Note: Florida’s 2nd District Court of Appeal said that “it appears that the 4th District did not fully consider the nature of the Georgia statute of limitations but merely assumed that the two-year tort statute of limitations applied.” Ellis v. United Services Automobile Ass’n, 909 So.2d 593 (Fla. 2d DCA 2005).
But don’t rely on this.
Until the Florida Supreme Court resolves this conflict between the appellate courts, make sure to sue a Georgia UM insurer within 2 years of the date of accident in Florida.
Georgia UM Covers You Future Medical Bills and Future Lost Wages Payable by Workers’ Compensation From a Florida Crash
If you’re covered by Georgia UM insurance, it should pay for future medical bills and future lost wages caused by the tortfeasor driver’s negligence.
Does a UM Insurer for a Georgia Resident – Who Is Hurt in Florida – Get a Setoff?
Assume that a Georgia resident is hurt in a Florida car accident. Assume he or she is entitled to Georgia UM insurance.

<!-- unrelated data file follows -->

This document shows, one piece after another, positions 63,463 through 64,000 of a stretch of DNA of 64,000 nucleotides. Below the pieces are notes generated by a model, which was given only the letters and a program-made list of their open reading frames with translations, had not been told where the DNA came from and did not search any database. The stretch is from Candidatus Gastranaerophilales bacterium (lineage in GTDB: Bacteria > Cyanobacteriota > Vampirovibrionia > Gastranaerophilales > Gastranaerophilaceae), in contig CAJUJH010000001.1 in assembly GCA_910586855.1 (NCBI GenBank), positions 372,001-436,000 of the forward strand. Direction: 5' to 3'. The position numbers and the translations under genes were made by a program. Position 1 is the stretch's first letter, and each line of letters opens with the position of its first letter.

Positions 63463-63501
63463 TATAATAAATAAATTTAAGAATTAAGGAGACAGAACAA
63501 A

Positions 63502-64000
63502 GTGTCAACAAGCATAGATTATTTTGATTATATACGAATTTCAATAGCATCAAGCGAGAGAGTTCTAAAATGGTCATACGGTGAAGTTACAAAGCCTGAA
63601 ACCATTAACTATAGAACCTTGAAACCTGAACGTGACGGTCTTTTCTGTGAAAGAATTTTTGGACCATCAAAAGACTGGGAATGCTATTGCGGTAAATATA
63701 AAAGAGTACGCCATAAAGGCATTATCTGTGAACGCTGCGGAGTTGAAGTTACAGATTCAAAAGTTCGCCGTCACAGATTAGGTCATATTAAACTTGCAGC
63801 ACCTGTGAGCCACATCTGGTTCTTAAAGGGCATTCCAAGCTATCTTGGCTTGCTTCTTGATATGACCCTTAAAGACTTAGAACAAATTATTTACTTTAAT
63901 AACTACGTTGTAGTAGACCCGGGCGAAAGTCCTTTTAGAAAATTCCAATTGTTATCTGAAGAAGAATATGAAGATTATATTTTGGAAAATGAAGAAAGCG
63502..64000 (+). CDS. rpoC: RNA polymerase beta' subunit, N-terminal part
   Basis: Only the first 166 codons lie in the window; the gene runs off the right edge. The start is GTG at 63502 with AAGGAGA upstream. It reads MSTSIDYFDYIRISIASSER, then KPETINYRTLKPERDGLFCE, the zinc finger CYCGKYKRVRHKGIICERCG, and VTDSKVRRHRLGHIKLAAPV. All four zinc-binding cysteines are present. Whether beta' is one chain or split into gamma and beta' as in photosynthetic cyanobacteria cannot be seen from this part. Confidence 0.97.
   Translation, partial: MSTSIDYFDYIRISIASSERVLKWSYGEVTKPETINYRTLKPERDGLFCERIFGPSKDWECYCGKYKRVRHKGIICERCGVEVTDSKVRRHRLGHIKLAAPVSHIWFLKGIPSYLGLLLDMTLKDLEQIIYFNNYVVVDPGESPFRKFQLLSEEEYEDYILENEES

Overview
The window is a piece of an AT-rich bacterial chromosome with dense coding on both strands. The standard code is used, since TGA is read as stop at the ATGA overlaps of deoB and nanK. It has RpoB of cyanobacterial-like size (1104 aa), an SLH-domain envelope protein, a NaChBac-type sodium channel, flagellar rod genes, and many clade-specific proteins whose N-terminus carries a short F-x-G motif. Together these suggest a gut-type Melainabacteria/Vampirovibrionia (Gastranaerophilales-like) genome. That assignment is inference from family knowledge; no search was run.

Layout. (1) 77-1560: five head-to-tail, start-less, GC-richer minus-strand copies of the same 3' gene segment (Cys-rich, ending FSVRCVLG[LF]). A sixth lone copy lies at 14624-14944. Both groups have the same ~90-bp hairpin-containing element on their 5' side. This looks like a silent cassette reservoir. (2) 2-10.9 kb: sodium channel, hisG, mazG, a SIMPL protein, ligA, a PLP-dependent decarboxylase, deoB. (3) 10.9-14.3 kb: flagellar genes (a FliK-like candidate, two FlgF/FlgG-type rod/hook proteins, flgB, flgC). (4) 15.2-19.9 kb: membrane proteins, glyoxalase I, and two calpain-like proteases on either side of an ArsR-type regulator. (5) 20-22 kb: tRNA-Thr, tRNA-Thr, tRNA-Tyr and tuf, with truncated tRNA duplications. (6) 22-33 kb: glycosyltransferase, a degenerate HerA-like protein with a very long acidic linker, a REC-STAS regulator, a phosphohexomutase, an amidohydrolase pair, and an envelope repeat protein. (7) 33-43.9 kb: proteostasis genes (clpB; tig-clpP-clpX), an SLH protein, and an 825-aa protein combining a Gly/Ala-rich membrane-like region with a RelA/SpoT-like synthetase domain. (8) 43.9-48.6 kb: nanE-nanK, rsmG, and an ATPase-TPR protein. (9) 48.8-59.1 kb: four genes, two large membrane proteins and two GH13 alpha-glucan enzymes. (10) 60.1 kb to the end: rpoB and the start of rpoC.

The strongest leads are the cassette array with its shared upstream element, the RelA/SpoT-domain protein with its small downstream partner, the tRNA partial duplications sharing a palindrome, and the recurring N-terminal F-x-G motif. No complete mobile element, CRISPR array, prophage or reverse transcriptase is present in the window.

Georgia’s uninsured motorist law doesn’t say that you can’t recover future medical expenses payable under workers’ compensation. Mabry v. State Farm Mutual Automobile Insurance Company, Ga: Court of Appeals 2015.
Thus, if you’re a Georgia resident who is hurt in Florida, you can recover future medical expenses from the UM insurer even if they are payable under workers’ compensation.
Does a Georgia Workers Compensation Insurer Have a Lien Against UM Benefits from a Florida Car Accident?
No. A workers’ compensation subrogation lien doesn’t attach to uninsured motorist insurance benefits. Stewart v. Auto-Owners Ins. Co., 495 SE 2d 882 – Ga: Court of Appeals 1998
Georgia UM May Not Apply to Georgia Residents if No Impact With Another Car in Florida
Georgia UM policies require that there must be physical contact between two vehicles for UM insurance to apply.
However, Georgia law says that if there is no contact between the cars, but there is an independent corroborating witness, this should qualify you for UM coverage.
Florida Residents Don’t Need an Impact to Get Georgia UM Benefits in a Florida Accident
If you’re a Florida citizen, who is an insured under a Georgia UM policy, and in a Florida car accident, you may not need there to be contact between two vehicles to get Georgia UM benefits.